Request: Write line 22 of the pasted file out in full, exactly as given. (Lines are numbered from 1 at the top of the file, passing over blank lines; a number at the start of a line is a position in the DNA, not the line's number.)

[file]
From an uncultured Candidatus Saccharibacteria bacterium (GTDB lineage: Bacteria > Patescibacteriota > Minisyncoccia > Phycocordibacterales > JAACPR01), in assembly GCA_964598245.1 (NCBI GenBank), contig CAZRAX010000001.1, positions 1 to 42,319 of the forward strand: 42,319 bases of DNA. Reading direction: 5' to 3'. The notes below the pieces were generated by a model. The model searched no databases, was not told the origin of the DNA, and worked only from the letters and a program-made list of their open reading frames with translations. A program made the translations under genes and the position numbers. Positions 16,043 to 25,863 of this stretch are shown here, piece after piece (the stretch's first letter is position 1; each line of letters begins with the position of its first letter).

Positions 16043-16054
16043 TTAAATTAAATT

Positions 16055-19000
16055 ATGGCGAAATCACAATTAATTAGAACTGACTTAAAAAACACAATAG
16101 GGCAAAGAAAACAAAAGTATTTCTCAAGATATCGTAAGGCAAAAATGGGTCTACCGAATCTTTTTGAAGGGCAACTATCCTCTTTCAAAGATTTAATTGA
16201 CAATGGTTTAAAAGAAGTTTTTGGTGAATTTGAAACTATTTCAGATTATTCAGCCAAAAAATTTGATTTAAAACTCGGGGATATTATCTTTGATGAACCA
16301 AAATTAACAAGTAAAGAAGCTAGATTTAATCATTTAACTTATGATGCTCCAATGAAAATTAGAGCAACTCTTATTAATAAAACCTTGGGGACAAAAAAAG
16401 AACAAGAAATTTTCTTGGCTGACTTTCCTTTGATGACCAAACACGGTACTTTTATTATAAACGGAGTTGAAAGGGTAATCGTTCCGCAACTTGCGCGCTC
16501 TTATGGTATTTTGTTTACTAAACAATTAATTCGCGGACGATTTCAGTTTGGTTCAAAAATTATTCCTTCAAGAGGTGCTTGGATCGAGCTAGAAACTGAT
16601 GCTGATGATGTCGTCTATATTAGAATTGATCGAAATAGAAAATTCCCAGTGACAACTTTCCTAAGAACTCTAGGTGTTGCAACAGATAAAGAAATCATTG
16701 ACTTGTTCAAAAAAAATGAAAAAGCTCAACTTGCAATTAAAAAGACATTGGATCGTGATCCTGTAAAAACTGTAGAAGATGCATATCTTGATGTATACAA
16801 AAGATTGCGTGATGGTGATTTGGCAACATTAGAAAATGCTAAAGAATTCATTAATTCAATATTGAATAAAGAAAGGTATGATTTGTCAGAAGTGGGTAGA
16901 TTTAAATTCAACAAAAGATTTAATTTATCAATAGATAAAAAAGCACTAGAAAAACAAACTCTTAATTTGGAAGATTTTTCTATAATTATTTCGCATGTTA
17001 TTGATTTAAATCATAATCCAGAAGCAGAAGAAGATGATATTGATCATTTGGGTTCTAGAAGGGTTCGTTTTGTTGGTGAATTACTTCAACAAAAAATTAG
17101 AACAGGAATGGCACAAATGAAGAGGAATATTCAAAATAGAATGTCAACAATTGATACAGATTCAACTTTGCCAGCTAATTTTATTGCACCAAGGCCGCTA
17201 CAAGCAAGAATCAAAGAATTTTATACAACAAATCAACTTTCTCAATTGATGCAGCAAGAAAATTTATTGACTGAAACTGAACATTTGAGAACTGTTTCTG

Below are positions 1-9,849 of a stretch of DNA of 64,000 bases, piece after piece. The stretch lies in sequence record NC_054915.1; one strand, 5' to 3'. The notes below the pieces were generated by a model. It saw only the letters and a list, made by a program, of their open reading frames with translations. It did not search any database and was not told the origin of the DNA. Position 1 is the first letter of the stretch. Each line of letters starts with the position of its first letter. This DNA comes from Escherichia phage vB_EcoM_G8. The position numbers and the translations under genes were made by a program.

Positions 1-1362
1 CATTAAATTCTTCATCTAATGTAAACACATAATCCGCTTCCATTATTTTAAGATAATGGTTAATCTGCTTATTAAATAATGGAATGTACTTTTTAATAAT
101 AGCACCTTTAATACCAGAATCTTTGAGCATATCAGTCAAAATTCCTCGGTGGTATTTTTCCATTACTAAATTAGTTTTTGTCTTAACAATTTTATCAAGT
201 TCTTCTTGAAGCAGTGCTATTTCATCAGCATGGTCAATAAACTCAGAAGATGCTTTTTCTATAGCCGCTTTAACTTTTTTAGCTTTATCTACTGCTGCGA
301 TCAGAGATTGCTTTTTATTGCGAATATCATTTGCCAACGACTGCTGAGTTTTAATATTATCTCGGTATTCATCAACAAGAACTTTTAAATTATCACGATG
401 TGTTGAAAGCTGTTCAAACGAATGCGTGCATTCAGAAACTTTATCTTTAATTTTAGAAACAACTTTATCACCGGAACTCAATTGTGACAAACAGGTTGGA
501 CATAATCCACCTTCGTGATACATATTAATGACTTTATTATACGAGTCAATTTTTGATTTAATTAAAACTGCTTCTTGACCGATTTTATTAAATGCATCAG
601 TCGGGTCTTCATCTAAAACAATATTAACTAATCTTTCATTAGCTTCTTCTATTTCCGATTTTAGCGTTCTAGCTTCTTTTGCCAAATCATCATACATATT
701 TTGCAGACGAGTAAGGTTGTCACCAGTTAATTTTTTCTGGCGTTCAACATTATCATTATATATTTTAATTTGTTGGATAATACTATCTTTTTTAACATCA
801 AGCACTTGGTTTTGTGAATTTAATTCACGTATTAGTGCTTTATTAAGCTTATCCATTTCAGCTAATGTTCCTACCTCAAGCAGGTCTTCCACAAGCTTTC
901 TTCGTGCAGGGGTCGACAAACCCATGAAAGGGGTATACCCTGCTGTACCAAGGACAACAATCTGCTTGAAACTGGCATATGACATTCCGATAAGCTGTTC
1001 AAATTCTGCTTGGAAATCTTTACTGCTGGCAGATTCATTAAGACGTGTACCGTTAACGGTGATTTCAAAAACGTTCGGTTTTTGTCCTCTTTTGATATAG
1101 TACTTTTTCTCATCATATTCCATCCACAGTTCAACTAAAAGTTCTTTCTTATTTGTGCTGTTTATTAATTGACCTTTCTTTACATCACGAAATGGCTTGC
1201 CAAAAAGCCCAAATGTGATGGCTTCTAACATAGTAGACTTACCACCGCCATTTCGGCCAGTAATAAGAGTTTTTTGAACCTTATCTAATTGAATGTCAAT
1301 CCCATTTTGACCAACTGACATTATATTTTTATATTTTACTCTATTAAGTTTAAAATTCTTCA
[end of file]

201 TCTTCTTGAAGCAGTGCTATTTCATCAGCATGGTCAATAAACTCAGAAGATGCTTTTTCTATAGCCGCTTTAACTTTTTTAGCTTTATCTACTGCTGCGA